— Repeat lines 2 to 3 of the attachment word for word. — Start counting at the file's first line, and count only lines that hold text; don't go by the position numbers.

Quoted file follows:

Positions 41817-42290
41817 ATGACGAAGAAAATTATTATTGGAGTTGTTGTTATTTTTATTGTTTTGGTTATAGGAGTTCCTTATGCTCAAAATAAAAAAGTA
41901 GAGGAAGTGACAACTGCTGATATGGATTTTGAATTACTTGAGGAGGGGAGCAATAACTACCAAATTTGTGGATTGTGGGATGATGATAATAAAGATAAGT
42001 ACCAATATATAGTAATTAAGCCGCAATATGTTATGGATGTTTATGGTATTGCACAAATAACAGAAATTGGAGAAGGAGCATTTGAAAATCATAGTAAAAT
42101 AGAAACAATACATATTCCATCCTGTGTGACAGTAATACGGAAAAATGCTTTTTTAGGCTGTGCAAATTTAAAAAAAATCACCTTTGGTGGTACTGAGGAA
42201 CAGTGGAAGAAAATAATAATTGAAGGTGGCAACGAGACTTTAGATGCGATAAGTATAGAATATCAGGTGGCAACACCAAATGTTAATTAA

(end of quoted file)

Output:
41817 ATGACGAAGAAAATTATTATTGGAGTTGTTGTTATTTTTATTGTTTTGGTTATAGGAGTTCCTTATGCTCAAAATAAAAAAGTA
41901 GAGGAAGTGACAACTGCTGATATGGATTTTGAATTACTTGAGGAGGGGAGCAATAACTACCAAATTTGTGGATTGTGGGATGATGATAATAAAGATAAGT